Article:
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US prescription drug sales boosted by advertising

BMJ 2000; 321 doi: https://doi.org/10.1136/bmj.321.7264.783 (Published 30 September 2000) Cite this as: BMJ 2000;321:783
  1. Fred Charatan
  1. Florida

    Direct advertising of drugs to consumers has caused retail spending on prescriptions to soar, the National Institute for Health Care Management, an independent, non-profit making research and educational foundation based in Washington, has found.

    Last year pharmaceutical companies spent $1.8bn (£1.3bn) on “direct to consumer” advertising, mostly on television. Advertising expenditure in 1999 rose by 38.5% from the $1.3bn spent in 1998, and was 33 times the amount spent on media advertisements in 1991.

    Expenditure by drug companies on direct to consumer advertising is expected to reach $2bn this year. Prescription drugs advertised directly to consumers are now the largest and fastest selling medicines, the study found. They contributed significantly to the 19 increase in pharmaceutical spending in 1999.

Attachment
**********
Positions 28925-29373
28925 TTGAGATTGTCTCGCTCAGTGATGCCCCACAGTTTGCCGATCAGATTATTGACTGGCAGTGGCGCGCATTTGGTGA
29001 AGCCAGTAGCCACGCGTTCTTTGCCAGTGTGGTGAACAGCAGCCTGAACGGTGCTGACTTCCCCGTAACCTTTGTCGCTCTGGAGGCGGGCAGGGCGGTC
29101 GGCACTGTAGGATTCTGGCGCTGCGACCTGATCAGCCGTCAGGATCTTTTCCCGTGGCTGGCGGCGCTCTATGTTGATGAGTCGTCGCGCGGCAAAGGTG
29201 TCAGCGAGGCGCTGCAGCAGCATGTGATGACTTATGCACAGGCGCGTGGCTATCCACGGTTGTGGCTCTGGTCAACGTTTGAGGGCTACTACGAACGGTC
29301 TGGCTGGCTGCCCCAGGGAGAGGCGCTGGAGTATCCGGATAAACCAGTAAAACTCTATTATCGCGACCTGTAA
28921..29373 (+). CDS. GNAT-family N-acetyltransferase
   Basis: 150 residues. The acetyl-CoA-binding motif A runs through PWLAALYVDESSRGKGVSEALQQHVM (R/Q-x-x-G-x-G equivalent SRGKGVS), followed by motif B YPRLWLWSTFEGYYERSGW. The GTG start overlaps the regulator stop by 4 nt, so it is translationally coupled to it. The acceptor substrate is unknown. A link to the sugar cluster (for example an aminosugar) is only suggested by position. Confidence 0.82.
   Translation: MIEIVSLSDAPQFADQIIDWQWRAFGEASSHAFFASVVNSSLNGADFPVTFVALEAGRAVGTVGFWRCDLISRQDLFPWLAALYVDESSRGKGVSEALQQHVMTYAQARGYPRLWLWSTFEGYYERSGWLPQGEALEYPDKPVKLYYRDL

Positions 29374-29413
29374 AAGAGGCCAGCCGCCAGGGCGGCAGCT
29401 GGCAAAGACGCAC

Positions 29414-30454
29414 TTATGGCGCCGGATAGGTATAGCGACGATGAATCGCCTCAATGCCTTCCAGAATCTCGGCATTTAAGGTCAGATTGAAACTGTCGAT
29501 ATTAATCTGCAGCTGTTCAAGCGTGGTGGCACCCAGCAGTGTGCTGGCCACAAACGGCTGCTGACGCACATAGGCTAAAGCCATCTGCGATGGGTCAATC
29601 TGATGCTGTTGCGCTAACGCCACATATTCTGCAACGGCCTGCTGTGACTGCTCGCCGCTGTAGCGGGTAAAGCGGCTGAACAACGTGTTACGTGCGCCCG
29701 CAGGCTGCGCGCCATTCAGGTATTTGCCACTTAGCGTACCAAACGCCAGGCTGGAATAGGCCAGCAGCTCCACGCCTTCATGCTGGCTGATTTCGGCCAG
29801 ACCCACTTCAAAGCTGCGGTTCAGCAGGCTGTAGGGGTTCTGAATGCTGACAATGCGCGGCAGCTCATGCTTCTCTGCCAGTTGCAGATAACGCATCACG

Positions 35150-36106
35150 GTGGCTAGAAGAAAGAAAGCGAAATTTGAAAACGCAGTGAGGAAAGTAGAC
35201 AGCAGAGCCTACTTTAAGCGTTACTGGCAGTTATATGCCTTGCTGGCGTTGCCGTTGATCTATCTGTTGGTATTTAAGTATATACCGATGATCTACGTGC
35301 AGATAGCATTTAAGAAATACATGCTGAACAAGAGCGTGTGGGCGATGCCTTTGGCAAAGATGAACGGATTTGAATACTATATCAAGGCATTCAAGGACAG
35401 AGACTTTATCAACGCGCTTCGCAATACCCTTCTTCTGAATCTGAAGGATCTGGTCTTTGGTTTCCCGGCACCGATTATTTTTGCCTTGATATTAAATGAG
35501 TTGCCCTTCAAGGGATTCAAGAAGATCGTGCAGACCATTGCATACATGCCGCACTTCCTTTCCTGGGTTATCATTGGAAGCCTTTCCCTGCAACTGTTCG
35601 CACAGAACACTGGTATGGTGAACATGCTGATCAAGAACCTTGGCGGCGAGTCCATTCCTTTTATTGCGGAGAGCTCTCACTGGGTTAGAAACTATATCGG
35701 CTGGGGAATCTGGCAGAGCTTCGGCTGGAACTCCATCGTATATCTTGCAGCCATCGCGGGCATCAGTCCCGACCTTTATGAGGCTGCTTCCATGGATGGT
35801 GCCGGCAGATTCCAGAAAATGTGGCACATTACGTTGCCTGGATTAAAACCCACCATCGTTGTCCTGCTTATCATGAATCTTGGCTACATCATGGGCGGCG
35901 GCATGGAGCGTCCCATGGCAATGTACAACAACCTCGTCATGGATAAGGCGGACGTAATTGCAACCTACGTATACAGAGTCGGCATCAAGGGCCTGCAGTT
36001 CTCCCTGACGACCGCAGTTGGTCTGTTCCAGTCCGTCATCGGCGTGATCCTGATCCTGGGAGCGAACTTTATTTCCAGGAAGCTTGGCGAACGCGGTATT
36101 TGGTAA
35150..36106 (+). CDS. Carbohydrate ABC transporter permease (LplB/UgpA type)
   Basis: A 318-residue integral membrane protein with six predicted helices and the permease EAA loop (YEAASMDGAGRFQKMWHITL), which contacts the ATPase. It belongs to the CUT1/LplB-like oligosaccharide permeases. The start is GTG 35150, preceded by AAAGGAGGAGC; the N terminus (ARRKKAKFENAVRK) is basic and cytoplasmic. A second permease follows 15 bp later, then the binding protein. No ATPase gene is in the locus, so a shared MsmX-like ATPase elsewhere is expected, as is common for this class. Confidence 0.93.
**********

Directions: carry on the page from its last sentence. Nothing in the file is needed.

Just 25 top selling medicines promoted directly to consumers accounted for 40.7% or $7.2bn, of the overall $17.7bn increase in retail drugs spending in 1999. Heading the list was the antihistamine Claritin, manufactured by Schering-Plough, which spent $137m on advertising to drive the drug's 1999 sales up by 21% to $2.6bn.

    Doctors wrote 34.2% more prescriptions in 1999 than in 1998 for the 25 drugs promoted direct to consumers that contributed most to overall drug spending. Doctors wrote only 5.1% more prescriptions for all other prescription drugs.

    Steven Findlay, director of research and policy at the National Institute for Health Care Management and author of the study, said, “Our analysis suggests that consumer advertising could be responsible for 10% to 25% of the recent increase in prescription drug spending.

    “Other factors include the increase in insurance coverage of drugs, the ageing of the population, and the fact that more medicines are being approved by the Food and Drug Administration.”

    Jackie Cottrell, a spokeswoman for the Pharmaceutical Research and Manufacturers of America, said that advertising alerted consumers to new drugs, encouraged people to visit doctors, and provided useful information.”


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    Direct to consumer advertisements have caused spending to soar

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